2004 Expedition Blog - Day 6

Date:

Wednesday, 15 September 2004, 21:47 (CF2 time)

From:

David Buckland

Expedition:

2004 Expedition

Subject:
Daily blog post, Wednesday 15 September 2004
Attachments: 3 images
Polar bear sitting in a landscape of snow and ice Polar bear walking in a landscape of snow and ice Polar bear sitting upright in a landscape of snow and ice

24 hours of endless and wildly different activity. We finally say farewell to or science friends at the Norwegian and German science stations at Ny-Ålesund and venture into the night. Simon and Sarah, our oceanographers from the National Oceanography Centre, Southampton (formerly the Southampton Oceanography Centre) have planned a transect, which take us west 40 miles into the Atlantic.

The evening dusk so slowly changes into a semblance of night as the sea builds from the west. Our team settle into their beds fighting sea sickness while the ocean monitoring crew stake claim to the dog-house with stacks of computers and instruments.

Every few kilometres we stop (not easy in 18 knots of wind) and measure in detail first to a depth of 50m then with XBT's to a depth of 800m. Sean, our 18 year old has the job of retrieving equipment from depth, hard cold work while I fire the XBT's. Simon controls the computers and we get our readings. I, as an artist, am intrigued by the data which shows clearly the enormous river of the Norwegian Current (Gulf Stream) which is measured at 8 degree centigrade even at this high altitude and is about 300 times in size to the Amazon River. It controls our lives in Europe and makes our lives temperate, but what intrigues me is that you can look over the surface of the seas, yet underneath is this complex and important set of physical actions that control our lives. How do you photograph that?

At 5.30am, cold wet and exhausted, we finish the science experiments and we retire to our bunks tossed into weightless by the roller coaster ride of these high seas. The noise is thunderous and reminds us how far we are away from a pleasure cruise.

Breakfast precedes dawn and we, in spasmodic spurts, emerge from the cabins, some of us the worse for ware. The day moves on, the sea calms and we track close to the shelter of land as we head north towards the 80th parallel. We have found out that we can legally land at Moffen Island, a nature reserve, home to 100's of walrus and closed to the public until the 15th September. This this becomes our next destination.

On route we rest at Danskøya Island where Andree attempted to sail by balloon to the north Pole, he failed and died, a romantic dreamer from the last century. Here we sight our first polar bear, who slouches then ambles away from our unwelcome attention, he exudes awesome power and delightful cuteness. It would be so sad to loose this beast because we are careless with the values of our western lives.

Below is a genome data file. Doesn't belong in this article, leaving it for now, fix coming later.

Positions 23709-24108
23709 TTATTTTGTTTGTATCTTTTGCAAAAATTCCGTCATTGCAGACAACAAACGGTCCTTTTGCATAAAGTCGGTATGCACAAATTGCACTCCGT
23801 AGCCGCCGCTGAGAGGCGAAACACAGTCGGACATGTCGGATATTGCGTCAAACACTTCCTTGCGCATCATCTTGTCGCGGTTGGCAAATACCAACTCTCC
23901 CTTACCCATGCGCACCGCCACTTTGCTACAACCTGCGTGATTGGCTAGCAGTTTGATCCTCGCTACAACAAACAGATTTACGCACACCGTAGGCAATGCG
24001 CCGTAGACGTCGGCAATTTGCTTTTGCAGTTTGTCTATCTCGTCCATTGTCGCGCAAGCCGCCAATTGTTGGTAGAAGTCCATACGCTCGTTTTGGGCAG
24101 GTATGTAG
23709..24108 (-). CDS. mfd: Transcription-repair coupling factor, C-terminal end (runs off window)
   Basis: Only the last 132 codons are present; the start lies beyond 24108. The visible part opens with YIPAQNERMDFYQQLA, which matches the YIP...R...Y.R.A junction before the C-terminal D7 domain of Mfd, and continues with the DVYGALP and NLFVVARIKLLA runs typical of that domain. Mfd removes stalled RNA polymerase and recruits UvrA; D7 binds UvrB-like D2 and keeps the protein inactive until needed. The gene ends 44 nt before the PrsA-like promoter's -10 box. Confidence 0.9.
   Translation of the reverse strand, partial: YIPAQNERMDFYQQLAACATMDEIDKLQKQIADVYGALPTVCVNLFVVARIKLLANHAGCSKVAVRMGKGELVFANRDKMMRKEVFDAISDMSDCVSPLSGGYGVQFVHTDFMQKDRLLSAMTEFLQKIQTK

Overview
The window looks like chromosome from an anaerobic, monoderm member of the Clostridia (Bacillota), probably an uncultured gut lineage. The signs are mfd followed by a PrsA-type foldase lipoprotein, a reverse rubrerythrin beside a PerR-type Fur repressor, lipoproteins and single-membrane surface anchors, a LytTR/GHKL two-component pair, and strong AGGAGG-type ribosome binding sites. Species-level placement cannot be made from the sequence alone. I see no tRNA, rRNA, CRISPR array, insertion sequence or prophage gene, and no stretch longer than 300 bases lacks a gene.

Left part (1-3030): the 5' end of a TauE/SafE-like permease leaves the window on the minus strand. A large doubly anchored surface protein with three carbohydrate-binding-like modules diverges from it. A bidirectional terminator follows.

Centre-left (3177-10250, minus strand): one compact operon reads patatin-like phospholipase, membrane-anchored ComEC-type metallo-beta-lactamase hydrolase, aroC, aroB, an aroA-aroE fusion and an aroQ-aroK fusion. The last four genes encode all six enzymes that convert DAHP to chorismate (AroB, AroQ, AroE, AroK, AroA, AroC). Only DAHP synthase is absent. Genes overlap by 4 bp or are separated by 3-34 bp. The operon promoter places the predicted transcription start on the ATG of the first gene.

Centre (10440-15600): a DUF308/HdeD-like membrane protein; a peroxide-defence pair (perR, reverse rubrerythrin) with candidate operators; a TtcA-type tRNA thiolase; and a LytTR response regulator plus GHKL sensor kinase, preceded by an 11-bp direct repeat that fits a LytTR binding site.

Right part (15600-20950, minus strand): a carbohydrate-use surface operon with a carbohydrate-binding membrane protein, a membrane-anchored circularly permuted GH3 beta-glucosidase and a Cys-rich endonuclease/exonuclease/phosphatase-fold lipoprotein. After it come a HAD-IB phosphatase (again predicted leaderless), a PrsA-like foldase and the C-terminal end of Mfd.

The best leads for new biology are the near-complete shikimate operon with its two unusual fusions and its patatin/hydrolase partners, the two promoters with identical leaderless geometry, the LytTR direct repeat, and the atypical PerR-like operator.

It is late and for two nights running I have survived on 5 hours sleep - time to rest on my bed, moored under a glacier and afloat on an arctic sea. Dream on.

David Buckland

Date:

Wednesday, 15 September 2004, 14:35 (CF2 time)

From:

Dr Simon Boxall

Expedition:

2004 Expedition

Subject:
News from the science team
Attachments: 1 image

Dr Simon Boxall launching disposable temperature probe over the side of the boat during the transect Today was the day that the science team were in the spotlight. After an illuminating experience the night before seeing the German atmospheric laser probe the Arctic skies to measure cloud and gas content at Ny-Ålesund, we switched from hi-tech to low with Mike's tin can ice corer. After some chilled hours with Emily trying to take a core to investigate the structure of the ice we realised why professional corers are diamond tipped - 5,000 year old ice is VERY hard.

Fortunately science credibility was saved when we managed to predict where the drifting buoy supporting Dan's developing plaster sculpture had gone. He suspended a block of plaster beneath a float for 2 days which we then let drift around the fjord - to see how nature would sculpt it. The results were artistically stunning and scientifically interesting - this could be the birth of a new analytical tool for future use.

Then the big event - the transect from Ny-Ålesund due west along the 79 degree parallel to try to find existence of remnants of Gulf Stream water - better known to us as the Norwegian Atlantic current. This was the point at which the scientist's popularity with the artists was put to its test as we pushed out into the heavy swell of the Arctic Sea. Also the point at which Anna's (the Noorderlicht's Cook) food was tried twice by some - it was worth it.

We sampled at 10 points heading west into the open ocean, heading to the point where the depth of water reached 1,000m - the shelf edge. Here we found surface Arctic waters - fresh and cold (2 degrees C) from the glacier melt waters.

At only 30m depth were the waters that once flowed past the hot Florida coast - the warm salty waters of the Norwegian Atlantic current (over 7 degrees).

At the bottom of the ocean we found the very cold (below 0 degrees) waters of the Arctic Sea.

Our conclusion? Difficult from this "snap shot" but let's just say the Atlantic current, which maintains the ice free waters off to the west of Svalbard, is hotter now than most of the text books of previous years indicate!

Simon Boxall

2004 expedition route map